More to the point, neither Falwell then nor Mohler now — nor any of the critics of Mohler cited by Merrit — explain how a Christian ought to understand St. Paul’s injunctions to slaves. No rejection of slavery, segregation, and racism — no matter how sincere — automatically fixes a dehistoricized biblical hermeneutic. Without more attentiveness to principles of biblical interpretation, Mohler’s about face on Ephesians 6 eliminates a particularly galling symptom of a fundamentally unresolved error — and does so at the risk of falling into the very inconsistency Mohler clearly feared in 1998. Absent any theological rationale, Mohler’s recent words sound more like a capitulation to “popular culture” and less like what he really needs, which is a fuller, deeper, and more profound biblical fidelity.
In his 1998 comments, Mohler does get some things right. When Sts. Peter and Paul instruct slaves to obey slave owners, they are not justifying the institution of slavery — any more than Jesus’s “Sermon on the Mount” endorses persecution. They simply provide guidance within particular circumstances. Jesus’s instructions to the persecuted and the epistolary commands to the enslaved both result from the biblical injunction to love, no matter the circumstances. The obedient slave’s potential moral authority, which Mohler highlights, is an incentive in addition and subsequent to the driving principle of love without exception.
If Sts. Peter and Paul affirm that the slave’s obligation to love results in a duty to obey, Mohler’s interpretation might seem correct. Like Mohler, my students tended to assume a straightforward application of such texts to American slaves. But this is precisely where they — and he — need a more robust historical consciousness.
In class, we spent some time wrestling through a particularly difficult passage in Deuteronomy 21 about how to treat enslaved women captured in war. It is a hard text, one that seems at a glance to validate the kidnapping of women in warfare — followed by shaving their heads and marrying them, and then tossing them out like so much refuse if “you are not satisfied with her” (v. 13). Frequently passages like this become a bludgeon to criticize the Bible as violent and regressive, while Christians of a more fundamentalist stripe might believe that, in order to defend the Bible, they must defend the justice of that sordid sequence of actions. The fundamentalists and the Bible-haters would likely dismiss alternate readings as weaselly unfaithfulness to a literal interpretation of Scripture.
Yet this superficial reading misses the clear purpose of the passage. The text does not justify the then-universal practice of taking captive women as wives, but it does regulate how it could happen in such a way as to protect women. The head-shaving, which was followed by a mourning period of a month prior to marriage, wards off short-lived lust from a fickle would-be husband. (Some commentators suggest that the head shaving — combined with the paring of nails — acts as a culture-crossing rite of passage, not a protection. Whatever the intent, it would have functioned in practice as a protective measure — nor is there any reason to believe that it could not serve both functions.) Far from justifying the implied dissatisfaction with these women, the language used strongly suggests the deplorable wickedness of such an act. Upon closer examination, this profoundly uncomfortable passage actually stands out as yet another example of the Mosaic Law’s unparalleled regard for the downtrodden — when viewed, that is, within the context of other Ancient Near Eastern law codes.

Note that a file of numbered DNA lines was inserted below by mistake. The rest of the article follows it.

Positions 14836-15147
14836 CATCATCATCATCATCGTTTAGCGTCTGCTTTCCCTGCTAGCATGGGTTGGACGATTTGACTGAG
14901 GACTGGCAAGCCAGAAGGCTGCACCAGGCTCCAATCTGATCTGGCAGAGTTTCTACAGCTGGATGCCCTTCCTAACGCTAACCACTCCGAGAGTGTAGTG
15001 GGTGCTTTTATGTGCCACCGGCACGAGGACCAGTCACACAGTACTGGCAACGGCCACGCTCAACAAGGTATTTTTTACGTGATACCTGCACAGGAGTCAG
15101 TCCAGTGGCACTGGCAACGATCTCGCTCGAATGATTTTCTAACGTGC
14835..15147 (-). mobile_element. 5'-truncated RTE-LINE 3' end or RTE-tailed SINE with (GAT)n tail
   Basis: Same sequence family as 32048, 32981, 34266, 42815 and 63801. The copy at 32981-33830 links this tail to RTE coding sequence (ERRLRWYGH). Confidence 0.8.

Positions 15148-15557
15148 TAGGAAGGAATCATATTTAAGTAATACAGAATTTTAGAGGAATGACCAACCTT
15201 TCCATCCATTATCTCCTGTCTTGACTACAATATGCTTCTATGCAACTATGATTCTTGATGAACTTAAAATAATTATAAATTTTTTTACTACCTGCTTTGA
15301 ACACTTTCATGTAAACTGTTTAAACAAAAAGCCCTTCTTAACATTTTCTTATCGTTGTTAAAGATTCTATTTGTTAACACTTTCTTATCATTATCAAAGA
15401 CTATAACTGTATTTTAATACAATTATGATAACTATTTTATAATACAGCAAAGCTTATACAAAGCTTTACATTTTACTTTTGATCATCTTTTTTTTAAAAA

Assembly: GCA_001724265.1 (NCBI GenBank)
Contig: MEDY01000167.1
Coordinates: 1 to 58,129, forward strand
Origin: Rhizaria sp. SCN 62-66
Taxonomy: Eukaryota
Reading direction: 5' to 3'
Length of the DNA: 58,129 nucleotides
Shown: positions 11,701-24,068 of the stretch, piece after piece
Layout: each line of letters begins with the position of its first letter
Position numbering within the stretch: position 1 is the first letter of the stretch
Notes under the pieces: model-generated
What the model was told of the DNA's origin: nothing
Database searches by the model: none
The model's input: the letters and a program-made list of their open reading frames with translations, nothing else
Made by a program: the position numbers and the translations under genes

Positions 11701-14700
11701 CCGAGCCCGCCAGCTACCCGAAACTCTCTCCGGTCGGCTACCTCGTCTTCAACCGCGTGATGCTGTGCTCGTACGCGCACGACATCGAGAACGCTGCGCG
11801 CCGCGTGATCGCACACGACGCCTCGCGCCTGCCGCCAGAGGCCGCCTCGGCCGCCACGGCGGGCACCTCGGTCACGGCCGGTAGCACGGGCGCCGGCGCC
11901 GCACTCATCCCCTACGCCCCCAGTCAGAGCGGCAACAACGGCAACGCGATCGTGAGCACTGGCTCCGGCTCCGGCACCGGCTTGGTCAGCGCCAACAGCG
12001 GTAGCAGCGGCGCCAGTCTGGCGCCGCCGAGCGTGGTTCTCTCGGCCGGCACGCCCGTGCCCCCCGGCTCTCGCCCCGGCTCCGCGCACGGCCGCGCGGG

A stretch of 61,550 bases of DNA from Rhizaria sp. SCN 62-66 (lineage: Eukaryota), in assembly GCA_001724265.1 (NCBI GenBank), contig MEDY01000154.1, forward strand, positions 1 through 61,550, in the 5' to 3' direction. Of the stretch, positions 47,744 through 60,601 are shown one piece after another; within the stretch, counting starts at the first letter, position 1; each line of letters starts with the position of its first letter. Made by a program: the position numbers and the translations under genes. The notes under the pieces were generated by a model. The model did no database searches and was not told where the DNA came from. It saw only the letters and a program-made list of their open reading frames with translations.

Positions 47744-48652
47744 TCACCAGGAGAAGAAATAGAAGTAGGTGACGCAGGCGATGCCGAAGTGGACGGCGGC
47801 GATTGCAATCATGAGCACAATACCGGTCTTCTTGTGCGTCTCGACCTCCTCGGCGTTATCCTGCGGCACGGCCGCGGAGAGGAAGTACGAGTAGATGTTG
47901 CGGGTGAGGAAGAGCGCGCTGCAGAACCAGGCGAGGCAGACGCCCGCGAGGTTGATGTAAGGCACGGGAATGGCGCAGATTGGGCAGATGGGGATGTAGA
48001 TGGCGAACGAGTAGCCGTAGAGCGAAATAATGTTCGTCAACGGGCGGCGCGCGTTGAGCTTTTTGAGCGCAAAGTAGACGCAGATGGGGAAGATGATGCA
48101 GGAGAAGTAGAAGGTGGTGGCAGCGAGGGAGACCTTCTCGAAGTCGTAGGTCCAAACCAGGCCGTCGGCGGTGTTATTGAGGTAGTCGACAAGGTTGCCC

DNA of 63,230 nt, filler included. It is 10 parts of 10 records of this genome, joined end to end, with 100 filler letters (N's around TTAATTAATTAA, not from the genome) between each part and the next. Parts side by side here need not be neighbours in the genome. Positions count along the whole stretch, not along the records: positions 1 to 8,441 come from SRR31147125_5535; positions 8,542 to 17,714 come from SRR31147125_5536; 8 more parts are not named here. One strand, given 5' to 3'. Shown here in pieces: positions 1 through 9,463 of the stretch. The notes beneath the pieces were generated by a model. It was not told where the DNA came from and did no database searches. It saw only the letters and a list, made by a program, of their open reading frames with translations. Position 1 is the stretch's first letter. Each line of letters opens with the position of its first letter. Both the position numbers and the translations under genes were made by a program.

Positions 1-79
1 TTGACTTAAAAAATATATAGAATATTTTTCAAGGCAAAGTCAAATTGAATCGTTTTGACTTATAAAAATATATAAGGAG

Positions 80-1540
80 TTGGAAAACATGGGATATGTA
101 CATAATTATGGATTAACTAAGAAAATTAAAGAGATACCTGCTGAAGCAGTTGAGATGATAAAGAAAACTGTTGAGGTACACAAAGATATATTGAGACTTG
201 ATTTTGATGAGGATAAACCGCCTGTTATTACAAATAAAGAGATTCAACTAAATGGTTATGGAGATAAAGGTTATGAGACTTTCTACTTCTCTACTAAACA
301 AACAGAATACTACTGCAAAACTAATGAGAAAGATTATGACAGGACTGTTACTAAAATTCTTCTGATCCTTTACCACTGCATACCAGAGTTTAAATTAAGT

I did not entirely resolve my students’ discomfort — not to mention my own misgivings. One can certainly protest that the passage does not go far enough. Still, there is no question about it’s fundamental direction. The reason it exists in the Mosaic Law is to protect vulnerable women. If, in pursuit of a supposedly “literal” interpretation, you end up moving in the opposite direction — if you end up suggesting that the passage justifies the exploitation of the vulnerable — then something has gone terribly wrong with your reading.
Granted, bringing regulations about Ancient Near Eastern war practices to bear on the contemporary world is not the same as applying St. Paul’s commands for slaves in Ephesus to slaves in America. Both readings, however, rest upon a wholly inadequate and superficial method of reading Scripture.
Modern American chattel slavery was a profoundly different institution than Roman slavery. We rightly use the word slavery to describe both, because all slave systems across time and culture have core similarities that justify a common descriptor (though the form of slavery described in the Mosaic Law is so drastically different from any other slave system in world history that interpreters are justified in choosing an alternative translation — “bondservice” or the like).